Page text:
CHARLESTON, SC (WCSC) – People living in Charleston were preparing on Wednesday for possible impacts that could come to the area from Hurricane Michael.
Regardless, officials from the city reassured people on Wednesday that they have prepared for the worst.
Our essential and emergency personnel, of course, will be all on duty to prepare and to protect our citizens and our property, Mayor John Tecklenburg said.
Charleston crews have lowered the water level in man made lakes around Charleston, like Colonial Lake. Crews have also cleared ditches to prepare ahead of flooding.
Chief Luther Reynolds with the Charleston Police Department said officers are preparing by blocking off some streets prone to flooding ahead of the storm.
We recommend to people that if you dont need to go out, to stay home and be safe because its going to be a nasty day tomorrow, Tecklenburg said.
The Charleston County Public Librarys branch in West Ashley closed early on Wednesday to set out sandbags and clear out everything on the floor of the library.
Were in a flooding zone and weve been prone to flooding a lot, Assistant Branch Manager at Charleston County Public Library Amy Fordham said.
Fordham said even in small storms, the library can easily flood. Shes only been working at the West Ashley branch since February, but shes already seen flooding because of a regular storm.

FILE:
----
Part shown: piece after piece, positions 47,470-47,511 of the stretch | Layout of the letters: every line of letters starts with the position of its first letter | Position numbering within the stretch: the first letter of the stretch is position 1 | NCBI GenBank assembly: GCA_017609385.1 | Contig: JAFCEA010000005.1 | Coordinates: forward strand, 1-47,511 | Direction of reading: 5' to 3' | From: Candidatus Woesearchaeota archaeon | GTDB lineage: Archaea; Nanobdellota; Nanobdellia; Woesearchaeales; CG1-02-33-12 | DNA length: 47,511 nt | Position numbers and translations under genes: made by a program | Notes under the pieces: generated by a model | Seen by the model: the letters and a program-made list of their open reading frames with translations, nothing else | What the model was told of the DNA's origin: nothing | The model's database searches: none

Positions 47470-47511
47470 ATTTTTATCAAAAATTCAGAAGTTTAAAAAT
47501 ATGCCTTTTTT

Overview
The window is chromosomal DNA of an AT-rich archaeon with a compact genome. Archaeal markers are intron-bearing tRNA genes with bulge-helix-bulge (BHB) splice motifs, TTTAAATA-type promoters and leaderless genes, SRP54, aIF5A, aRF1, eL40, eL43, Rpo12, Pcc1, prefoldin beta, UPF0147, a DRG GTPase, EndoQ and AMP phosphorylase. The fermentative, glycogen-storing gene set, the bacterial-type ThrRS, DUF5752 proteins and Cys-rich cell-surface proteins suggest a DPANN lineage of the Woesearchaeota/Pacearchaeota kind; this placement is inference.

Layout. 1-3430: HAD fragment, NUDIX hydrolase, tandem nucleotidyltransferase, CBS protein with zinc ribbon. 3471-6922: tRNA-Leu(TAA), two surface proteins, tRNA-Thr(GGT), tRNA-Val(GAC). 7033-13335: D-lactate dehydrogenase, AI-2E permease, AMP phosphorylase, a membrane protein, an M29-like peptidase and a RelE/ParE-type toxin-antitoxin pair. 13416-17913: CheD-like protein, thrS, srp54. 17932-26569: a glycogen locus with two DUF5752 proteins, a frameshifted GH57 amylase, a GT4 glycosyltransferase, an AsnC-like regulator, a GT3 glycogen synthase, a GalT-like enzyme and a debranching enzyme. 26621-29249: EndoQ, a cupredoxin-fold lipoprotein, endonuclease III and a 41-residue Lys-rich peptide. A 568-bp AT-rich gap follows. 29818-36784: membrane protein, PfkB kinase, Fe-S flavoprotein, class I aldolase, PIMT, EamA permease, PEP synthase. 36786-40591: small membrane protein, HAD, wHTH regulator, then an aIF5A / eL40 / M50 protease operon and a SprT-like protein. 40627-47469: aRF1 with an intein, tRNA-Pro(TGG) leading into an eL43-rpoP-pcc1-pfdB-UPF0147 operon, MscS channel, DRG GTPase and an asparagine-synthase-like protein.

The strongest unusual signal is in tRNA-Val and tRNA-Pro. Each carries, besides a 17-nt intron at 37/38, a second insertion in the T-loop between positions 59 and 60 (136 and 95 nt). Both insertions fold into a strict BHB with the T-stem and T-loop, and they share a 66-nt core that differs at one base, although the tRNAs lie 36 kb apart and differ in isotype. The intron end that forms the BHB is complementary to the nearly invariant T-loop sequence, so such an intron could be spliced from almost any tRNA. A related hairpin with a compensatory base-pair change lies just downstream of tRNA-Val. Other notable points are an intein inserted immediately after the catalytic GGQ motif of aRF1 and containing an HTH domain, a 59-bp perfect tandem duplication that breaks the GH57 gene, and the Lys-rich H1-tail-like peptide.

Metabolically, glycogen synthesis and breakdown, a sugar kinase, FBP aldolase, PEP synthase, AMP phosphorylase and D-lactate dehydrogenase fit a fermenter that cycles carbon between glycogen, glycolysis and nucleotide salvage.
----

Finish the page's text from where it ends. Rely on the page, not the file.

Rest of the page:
Several people in Charleston said they were caught off guard by the storm, which seemed to become a possible threat much faster than Hurricane Florence a few weeks ago.
It was just all of a sudden there, and now its right on top of us, West Ashely resident Angela Atkinson said.
During tropical storms in the past, shes had trees fall on her house. Shes worried something like that could happen again.
I am kind of worried about with the storm and the wind that it could knock one of those trees down, Atkinson said.
The City of Charleston will offer free parking in a few parking garages in downtown Charleston tomorrow in case you need to park your car there.
Charleston area leaders and emergency management officials are making preparations for Hurricane Michaels impacts in the Lowcountry.
Michael made landfall as a catastrophic Category 4 hurricane shortly after 1:45 p.m. Wednesday near Mexico Beach, Florida, with 155 mph winds.
The hurricane is expected to weaken into a tropical storm as it moves northeast across Georgia and the Carolinas Wednesday night through early Friday morning.
Charleston County and surrounding areas are under a Tropical Storm Warning ahead of anticipated impacts from Michael.
ABC News 4 chief meteorologist Dave Williams says the first impacts in the Charleston area will be felt around 10 p.m. Wednesday, with the storm clearing by Thursday afternoon.
Isolated tornadoes, damaging tropical-storm force winds (39-74 mph) and heavy rain are expected once the storm reaches South Carolina.
Charleston mayor John Tecklenburg says city parking garages will be open and free of charge for city residents to park in so they can avoid potential flooding associated with Hurricane Michael rains, which happen to coincide with unusually high “king tides” along the South Carolina coast this week.
Local officials are cautioning people to stay off roads Thursday, and reminding them not to drive through flood waters.